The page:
Most will agree that there is no ideal textbook for Indian philosophy. For decades the only useable anthology that one could build a course around has been Radhakrishnan and Moore's A Sourcebook in Indian Philosophy (Princeton, 1967). But it only provides brief summaries of the literature and teachings of the major thought traditions or "schools" (more precisely, "points of view," darśana-s) as introductions to the readings. For a survey of their main doctrines and arguments, many teachers of introductory courses in Indian philosophy still rely on Mysore Hiriyanna's The Essentials of Indian Philosophy, published in 1949, or the even earlier Outlines of Indian Philosophy (1932). The excellent two-volume Geschichte der indischen Philosophie by the great Austrian Indologist Erich Frauwallner, whose problematic political affiliations have recently become a topic of heated discussion, is available in English translation (Motilal Banarsidass, 1973, 1997), but it is an ungainly one. Moreover, Frauwallner's History is incomplete, covering only the Upaniṣads, early Buddhism, Jainism, Sāṃkhya, Yoga, Nyāya, and Vaiśeṣika, and it was originally published a long time ago, too, namely in 1953. Fortunately, his Philosophie des Buddhismus, almost as old (1956) yet still definitive, has now been translated into English under the supervision of Ernst Steinkellner (Motilal Banarsidass, 2010), so that at least we have a comprehensive, reliable guide to Indian Buddhism accompanied by lucid translations of key texts. (Steinkellner's preface to the volume contains his own reflections on Frauwallner's involvement with National Socialism.)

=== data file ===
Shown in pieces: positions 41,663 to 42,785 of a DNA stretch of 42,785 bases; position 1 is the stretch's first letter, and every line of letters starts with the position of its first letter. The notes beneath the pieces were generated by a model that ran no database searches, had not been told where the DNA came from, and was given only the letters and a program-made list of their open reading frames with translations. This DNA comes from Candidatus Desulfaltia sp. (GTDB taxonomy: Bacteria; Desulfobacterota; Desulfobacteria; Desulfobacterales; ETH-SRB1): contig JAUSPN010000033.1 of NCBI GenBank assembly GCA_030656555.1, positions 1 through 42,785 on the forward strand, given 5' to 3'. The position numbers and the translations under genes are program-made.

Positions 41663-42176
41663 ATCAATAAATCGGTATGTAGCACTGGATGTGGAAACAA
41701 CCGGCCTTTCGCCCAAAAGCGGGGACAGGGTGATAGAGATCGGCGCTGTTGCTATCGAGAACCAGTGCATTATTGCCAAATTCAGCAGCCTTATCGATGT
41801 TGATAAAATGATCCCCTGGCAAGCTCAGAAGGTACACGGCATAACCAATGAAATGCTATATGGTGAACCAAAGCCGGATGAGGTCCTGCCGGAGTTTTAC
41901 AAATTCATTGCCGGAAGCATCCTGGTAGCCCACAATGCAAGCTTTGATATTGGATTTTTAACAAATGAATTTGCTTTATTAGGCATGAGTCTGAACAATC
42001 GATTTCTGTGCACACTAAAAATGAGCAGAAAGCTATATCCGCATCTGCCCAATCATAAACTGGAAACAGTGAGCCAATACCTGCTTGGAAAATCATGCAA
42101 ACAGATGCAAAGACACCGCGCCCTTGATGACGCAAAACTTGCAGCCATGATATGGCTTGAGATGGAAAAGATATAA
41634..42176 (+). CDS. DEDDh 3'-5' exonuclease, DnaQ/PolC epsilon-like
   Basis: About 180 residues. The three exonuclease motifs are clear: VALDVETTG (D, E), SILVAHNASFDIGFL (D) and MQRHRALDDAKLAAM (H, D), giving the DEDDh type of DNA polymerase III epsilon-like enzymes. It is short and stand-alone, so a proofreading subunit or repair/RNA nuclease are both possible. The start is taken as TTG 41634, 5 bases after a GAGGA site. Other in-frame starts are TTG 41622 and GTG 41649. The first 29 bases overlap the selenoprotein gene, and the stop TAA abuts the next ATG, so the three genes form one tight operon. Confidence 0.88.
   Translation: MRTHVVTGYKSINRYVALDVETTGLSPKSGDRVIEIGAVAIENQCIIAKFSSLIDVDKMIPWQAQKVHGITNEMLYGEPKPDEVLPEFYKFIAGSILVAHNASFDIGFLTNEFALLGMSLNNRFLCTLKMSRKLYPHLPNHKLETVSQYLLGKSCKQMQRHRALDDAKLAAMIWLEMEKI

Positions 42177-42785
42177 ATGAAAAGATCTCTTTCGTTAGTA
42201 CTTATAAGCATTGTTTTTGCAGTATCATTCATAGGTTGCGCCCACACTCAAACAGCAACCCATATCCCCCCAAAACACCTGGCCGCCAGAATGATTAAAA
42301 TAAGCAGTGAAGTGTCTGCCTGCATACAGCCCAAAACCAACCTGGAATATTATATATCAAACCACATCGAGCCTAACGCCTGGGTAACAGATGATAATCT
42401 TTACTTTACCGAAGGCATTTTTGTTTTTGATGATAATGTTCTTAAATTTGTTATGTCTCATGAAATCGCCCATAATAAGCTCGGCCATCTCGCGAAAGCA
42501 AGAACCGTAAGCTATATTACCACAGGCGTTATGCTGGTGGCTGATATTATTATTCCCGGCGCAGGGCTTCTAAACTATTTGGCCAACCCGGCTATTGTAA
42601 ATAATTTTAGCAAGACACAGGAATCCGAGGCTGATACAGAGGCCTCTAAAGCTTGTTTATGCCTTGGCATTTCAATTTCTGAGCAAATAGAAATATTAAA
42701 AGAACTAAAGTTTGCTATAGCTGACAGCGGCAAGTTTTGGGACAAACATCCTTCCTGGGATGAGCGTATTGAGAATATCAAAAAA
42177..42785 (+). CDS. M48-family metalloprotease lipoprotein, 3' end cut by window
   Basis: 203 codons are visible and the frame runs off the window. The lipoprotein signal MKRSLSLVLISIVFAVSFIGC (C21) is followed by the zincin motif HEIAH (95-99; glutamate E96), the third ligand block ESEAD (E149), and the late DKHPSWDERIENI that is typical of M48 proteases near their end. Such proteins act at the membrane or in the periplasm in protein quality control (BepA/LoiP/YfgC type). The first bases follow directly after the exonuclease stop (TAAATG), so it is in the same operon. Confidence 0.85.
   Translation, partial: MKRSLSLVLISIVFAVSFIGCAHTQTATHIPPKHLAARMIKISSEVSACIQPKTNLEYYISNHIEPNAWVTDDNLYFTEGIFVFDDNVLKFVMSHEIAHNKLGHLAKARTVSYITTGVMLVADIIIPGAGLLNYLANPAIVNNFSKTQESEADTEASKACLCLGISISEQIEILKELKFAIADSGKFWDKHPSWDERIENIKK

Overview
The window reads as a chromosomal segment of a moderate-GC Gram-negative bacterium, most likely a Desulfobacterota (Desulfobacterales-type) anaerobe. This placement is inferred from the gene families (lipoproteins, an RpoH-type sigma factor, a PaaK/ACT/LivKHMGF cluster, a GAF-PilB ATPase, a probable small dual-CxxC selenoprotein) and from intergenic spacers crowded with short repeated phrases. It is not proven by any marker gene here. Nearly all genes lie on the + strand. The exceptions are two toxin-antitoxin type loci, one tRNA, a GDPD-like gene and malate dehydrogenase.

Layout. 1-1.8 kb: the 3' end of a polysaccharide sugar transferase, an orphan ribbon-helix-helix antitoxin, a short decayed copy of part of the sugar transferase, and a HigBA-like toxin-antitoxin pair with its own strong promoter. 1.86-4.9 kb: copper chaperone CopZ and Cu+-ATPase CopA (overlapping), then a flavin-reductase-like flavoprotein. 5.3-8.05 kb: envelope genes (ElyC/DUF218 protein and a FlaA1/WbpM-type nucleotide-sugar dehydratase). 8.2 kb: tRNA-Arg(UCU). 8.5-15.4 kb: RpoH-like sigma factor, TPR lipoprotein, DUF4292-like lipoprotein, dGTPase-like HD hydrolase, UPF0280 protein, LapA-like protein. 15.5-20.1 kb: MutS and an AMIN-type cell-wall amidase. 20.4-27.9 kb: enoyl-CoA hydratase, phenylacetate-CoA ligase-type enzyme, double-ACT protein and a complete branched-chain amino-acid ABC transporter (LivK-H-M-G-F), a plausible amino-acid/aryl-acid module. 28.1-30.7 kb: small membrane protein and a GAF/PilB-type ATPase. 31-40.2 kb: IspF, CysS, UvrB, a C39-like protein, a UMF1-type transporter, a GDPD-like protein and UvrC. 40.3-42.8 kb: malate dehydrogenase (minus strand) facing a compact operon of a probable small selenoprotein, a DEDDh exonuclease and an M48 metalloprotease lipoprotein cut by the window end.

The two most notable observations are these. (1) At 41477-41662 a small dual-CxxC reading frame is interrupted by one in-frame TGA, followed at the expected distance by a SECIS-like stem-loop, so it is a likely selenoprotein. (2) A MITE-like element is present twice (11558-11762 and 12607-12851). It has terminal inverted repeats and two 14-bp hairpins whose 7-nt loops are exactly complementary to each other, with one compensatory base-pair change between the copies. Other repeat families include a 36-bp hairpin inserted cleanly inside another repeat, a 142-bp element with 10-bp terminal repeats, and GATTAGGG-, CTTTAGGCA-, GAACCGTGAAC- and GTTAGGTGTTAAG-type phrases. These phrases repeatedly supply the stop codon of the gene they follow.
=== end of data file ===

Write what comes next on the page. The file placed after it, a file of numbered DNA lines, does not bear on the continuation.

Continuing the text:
Some more recent surveys of Indian philosophy by Stephen Phillips (Classical Indian Metaphysics [Open Court, 1995]), Jonardon Ganeri (Philosophy in Classical India [Oxford, 2001]), and J. N. Mohanty (Classical Indian Philosophy [Rowman and Littlefield, 2002]), are more focused in scope and tend to treat Indian philosophical ideas from unconventional, though often quite interesting and philosophically sophisticated, perspectives. Richard King's Indian Philosophy: An Introduction to Hindu and Buddhist Thought (Georgetown University, 1999) is also excellent -- nicely written, accurate, and up to date -- but its thematic organization leaves a lot out. Sue Hamilton's Indian Philosophy: A Very Short Introduction (Oxford, 2001) is, well, very short. Thus, a current, comprehensive survey is still needed -- one that covers the entire range of Indian philosophical theories and arguments thoroughly and accurately, is devoid of pedantry, yet at the same time reflects advances in our understanding of Indian thought that have been achieved in the last fifty years.